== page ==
We control nothing but our destiny

Published 12:00 am Friday, October 3, 2003

The older - and hopefully, wiser - I get the more thinking I do. Funny, the things you think about as you age. I spend a good part of my time reflecting. Ever stop to ponder what is really important in life? And how weak we mortals are?

I happened to be on a dove shoot recently in west Dallas County held for the Marion Military Institute Alumni Battalion. Many alumni in attendance were classmates of mine at that storied institution some 45 years ago. Some of us got to talking about lost cemetaries in the Dallas and Perry County regions of Alabama's Black Belt and the "people" who inhabit them. Some of these cemetaries are totally unkept with pine trees growing up in them. But many of those who are buried in those cemetaries were the powerful and mighty of that day circa 1850! Their cotton bales sold at a very profitable price were loaded aboard paddle wheel steamboats at Old Cahaba (Alabama's capitol) on the Alabama River, shipped to New Orleans and then to France. The plantation owners lived "high on the hog." Then, bam! On April 12, 1861 at 4:30 a.m., the South fired the "first shot" over Fort Sumter; and the Civil War was on.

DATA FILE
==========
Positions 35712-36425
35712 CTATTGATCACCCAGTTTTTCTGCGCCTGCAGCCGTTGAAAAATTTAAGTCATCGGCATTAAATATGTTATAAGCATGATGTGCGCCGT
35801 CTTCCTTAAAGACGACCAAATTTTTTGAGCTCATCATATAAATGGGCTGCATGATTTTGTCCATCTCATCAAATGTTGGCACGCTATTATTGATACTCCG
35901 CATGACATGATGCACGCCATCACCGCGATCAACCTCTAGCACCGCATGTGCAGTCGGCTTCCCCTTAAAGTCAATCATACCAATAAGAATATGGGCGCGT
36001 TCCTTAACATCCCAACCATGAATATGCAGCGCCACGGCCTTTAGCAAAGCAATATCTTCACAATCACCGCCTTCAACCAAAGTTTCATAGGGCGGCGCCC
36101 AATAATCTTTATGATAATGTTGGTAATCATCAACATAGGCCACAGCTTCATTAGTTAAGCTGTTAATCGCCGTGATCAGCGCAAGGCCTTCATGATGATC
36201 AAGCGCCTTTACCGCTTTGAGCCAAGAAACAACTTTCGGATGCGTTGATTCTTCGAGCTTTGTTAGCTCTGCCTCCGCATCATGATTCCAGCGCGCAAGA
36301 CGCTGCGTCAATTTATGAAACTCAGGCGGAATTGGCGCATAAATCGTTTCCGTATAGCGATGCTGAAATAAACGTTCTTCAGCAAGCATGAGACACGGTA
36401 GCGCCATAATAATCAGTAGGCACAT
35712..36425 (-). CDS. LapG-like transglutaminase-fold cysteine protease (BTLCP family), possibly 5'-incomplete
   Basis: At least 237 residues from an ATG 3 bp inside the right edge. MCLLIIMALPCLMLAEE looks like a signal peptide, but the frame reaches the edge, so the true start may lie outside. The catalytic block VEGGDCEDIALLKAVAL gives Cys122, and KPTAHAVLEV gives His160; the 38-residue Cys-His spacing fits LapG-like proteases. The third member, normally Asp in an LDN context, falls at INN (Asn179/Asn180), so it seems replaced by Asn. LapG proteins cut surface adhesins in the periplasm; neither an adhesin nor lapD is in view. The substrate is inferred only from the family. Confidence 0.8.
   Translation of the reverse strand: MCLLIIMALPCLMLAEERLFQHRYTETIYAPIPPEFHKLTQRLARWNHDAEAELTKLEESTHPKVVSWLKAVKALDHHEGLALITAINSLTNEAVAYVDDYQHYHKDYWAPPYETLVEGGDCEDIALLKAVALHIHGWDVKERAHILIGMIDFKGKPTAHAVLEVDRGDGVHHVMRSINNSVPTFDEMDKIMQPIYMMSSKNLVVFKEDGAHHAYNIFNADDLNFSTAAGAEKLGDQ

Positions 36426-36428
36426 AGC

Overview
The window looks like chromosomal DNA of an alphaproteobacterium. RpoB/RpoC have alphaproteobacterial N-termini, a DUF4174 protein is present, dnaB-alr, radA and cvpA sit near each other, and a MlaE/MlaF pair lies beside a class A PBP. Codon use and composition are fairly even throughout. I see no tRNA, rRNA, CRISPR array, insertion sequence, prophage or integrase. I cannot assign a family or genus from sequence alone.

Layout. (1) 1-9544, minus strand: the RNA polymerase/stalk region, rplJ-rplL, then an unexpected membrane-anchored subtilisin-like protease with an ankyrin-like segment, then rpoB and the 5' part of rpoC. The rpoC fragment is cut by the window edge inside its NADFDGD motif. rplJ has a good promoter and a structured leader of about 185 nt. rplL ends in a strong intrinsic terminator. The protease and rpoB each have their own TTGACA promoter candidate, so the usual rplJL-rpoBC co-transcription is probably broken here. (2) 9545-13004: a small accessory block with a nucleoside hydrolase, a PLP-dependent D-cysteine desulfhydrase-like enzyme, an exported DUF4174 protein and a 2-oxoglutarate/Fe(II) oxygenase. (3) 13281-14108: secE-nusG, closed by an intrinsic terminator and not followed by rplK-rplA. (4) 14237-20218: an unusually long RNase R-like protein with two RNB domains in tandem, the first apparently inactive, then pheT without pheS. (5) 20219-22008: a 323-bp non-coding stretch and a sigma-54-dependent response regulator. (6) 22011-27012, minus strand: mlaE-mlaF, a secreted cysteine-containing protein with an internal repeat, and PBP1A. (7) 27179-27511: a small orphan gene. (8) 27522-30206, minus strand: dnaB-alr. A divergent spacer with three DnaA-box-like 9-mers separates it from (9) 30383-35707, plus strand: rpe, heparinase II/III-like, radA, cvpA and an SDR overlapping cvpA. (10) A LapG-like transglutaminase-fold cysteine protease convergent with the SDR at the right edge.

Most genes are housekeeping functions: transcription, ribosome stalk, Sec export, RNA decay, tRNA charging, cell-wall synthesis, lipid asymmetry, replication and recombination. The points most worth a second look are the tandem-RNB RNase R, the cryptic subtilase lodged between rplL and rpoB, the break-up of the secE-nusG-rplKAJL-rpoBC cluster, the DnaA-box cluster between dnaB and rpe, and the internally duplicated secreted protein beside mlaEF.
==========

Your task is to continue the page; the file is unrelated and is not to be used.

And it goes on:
In just a few years, the plantation owners in the South were penniless; and Old Cahaba was no more. Indeed, one of the large brick cotton storage warehouses at Old Cahaba was converted into a federal prison during the war. Several thousand Yankee prisoners of war were herded into it. Many of them died, especially of disease.

There are several cemetaries at Old Cahaba. In one, Confederate and Yankee troops are buried side by side. How ironic. They tried - and did - kill each other only to be buried in the same "bunk bed" so to speak.

I have a theory. When we are young, we think that we can change the world. When we get old, we realize - at least I do - that God controls everything, and we should let Him steer the boat! In actually, we humans control nothing except our destiny. Oh, yes. We can create disasters like the Civil War, but we cannot determine the outcome. But, our Lord and Savior Jesus Christ has given us the opportunity to make a choice as to where we will spend eternal life. If we make the right choice it really does not matter where we are buried. Does it?